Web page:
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April 19, 2022updated 29 Apr 2022 8:17am

Rees-Mogg’s office return demand could undermine civil service tech recruitment

Inflexible working will limit the civil service's ability to compete with private sector employers, experts warn.

By Afiq Fitri

UK minister Jacob Rees-Mogg has called for a “rapid return” by civil servants to their offices. The demand is at odds with the government’s plans to attract talent from the private sector to spur civil service reform, experts have warned.

The government has urged its civil servants to make a ‘rapid return’ to the office. (Photo by Hollie Adams/Bloomberg via Getty Images)

Rees-Mogg, who is Minister of State for Brexit Opportunities and Government Efficiency, made the demand in a letter to ministerial colleagues yesterday. “Now that we are learning to live with Covid and have lifted all legal restrictions in England, we must continue to accelerate the return of civil servants to office buildings to realise the benefits of face-to-face, collaborative working and the wider benefits for the economy,” Rees-Mogg wrote.

Currently, fewer than 50% of civil servants are going into the office, according to data obtained by the Daily Mail. At the Department of Education, just 25% of staff have attended the office on an average day since April 4th.

These figures mirror civil servants' preference for hybrid working. A 2021 survey conducted by the FDA, a trade union for the UK’s senior public officials, found that 97% of civil servants preferred to have the option to work from home, if the option to do so was no longer the default. Of those respondent, only 13% indicated they would want to work from home all the time, while the remaining preferred a more flexible approach. 

Calls for civil servants to return to the office full time are at odds with the government's own reform plans, the Institute for Government think tank has argued.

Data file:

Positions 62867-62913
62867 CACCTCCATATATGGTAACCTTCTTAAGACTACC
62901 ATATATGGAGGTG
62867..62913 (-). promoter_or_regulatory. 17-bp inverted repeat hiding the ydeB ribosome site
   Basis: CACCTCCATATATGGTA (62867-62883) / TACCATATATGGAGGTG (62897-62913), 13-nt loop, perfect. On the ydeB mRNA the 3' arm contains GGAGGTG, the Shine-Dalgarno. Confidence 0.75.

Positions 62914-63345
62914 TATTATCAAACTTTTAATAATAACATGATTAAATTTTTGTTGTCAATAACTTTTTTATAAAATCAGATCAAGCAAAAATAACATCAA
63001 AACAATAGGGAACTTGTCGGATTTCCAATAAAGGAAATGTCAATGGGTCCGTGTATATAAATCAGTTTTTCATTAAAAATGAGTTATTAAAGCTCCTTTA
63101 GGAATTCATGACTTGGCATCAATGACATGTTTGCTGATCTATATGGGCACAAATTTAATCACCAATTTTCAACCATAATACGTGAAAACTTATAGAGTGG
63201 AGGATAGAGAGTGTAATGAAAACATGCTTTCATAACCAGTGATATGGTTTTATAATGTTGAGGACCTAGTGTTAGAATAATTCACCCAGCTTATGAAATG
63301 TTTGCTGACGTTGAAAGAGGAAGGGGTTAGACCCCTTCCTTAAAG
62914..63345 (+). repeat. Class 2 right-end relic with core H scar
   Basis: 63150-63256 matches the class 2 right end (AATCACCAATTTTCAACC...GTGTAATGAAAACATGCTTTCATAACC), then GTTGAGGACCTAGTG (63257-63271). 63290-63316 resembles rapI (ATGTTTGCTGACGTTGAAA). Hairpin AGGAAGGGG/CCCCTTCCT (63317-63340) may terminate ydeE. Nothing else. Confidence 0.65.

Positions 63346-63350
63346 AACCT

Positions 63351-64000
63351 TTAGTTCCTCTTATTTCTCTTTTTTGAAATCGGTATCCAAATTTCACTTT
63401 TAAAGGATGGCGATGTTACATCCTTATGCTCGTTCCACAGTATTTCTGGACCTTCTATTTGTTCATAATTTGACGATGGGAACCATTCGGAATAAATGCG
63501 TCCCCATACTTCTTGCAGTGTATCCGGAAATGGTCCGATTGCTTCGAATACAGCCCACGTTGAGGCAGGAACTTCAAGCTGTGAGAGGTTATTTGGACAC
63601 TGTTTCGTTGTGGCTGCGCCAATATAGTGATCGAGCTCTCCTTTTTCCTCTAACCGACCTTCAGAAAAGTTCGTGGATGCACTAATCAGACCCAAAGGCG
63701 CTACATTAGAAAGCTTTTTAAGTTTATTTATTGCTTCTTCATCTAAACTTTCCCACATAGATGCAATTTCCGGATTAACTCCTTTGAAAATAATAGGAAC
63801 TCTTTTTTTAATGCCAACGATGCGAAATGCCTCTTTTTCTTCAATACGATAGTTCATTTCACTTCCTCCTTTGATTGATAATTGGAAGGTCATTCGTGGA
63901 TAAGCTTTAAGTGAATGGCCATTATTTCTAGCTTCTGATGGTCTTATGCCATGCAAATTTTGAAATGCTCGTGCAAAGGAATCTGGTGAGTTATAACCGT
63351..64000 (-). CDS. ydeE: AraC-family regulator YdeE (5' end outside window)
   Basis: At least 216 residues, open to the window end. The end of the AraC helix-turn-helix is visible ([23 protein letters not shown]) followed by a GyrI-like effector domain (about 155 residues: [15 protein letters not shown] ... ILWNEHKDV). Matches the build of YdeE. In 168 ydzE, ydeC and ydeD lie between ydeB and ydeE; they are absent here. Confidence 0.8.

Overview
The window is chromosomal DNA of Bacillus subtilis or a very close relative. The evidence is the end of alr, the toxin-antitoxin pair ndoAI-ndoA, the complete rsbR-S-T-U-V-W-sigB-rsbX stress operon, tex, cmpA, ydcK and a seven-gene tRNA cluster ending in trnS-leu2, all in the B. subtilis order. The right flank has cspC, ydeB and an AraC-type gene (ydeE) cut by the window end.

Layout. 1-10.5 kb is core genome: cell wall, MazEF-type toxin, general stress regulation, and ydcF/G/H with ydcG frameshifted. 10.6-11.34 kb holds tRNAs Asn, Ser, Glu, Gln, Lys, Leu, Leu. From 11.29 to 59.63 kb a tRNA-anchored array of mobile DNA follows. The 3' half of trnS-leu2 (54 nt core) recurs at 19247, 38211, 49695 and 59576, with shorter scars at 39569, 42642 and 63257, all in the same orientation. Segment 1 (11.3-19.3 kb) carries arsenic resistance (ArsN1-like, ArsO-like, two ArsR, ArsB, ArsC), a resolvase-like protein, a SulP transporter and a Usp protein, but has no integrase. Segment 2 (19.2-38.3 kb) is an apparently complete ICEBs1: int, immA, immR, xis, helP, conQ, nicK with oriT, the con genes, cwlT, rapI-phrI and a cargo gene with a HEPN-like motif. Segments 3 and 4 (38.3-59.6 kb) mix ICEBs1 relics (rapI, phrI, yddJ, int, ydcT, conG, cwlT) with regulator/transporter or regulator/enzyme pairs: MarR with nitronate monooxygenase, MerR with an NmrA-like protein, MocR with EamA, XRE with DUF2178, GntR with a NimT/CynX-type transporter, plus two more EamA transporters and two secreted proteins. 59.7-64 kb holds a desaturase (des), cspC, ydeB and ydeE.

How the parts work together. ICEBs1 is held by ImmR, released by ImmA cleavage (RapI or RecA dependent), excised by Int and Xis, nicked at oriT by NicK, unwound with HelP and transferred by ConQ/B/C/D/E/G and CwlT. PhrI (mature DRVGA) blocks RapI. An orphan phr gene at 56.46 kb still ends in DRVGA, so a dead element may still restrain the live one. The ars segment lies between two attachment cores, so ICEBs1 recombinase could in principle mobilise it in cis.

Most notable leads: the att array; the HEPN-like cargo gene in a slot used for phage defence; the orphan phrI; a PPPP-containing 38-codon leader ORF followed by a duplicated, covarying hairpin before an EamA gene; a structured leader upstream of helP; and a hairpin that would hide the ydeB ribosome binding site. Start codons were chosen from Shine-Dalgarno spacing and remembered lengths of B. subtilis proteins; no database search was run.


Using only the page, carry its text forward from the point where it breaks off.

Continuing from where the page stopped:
In its Declaration on Government Reform, published last year, the government said the civil service needs to "draw on a more diverse range of experiences, skills and backgrounds", including more employees from the private and charity sectors. It also pledged "to keep pace in areas of growing importance, including digital and technology".

However, the government has struggled to compete with the private sector on salaries, observed Jordan Urban, a researcher at the Institute for Government, earlier this year. "The civil service will always struggle to compete on salary with the private and wider public sector, and so needs to make itself attractive by matching or going beyond what other sectors can offer in other ways," he wrote. "Reducing opportunities for hybrid working would undermine these attempts."

Speaking to Tech Monitor today, Urban added that it may not even be possible for every civil servant to return to the office, as the government has been reducing its office estate since 2010. “So there simply isn’t enough office space for every civil servant to come into the office every day, or even in some departments, most days.” 

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Dave Penman, the FDA’s general secretary, agrees that the government’s refusal to embrace hybrid working will affect its ability to recruit new talent. And its focus on presenteeism risks demotivating the current workforce, adds.

"Rees-Mogg’s micro-management can only deter any new talent this government says it wants to attract to the civil service, whilst demotivating those already in post," Penman says.

“It’s ridiculous that ministers are concentrating on where civil servants’ desks are rather than what is being delivered by the civil servants," Penman argues, adding that he believes Rees-Mogg and his colleagues "should be prioritising productivity instead of spending time ensuring civil servants are being counted with clickers".

Read more: Employees will not give up remote working easily

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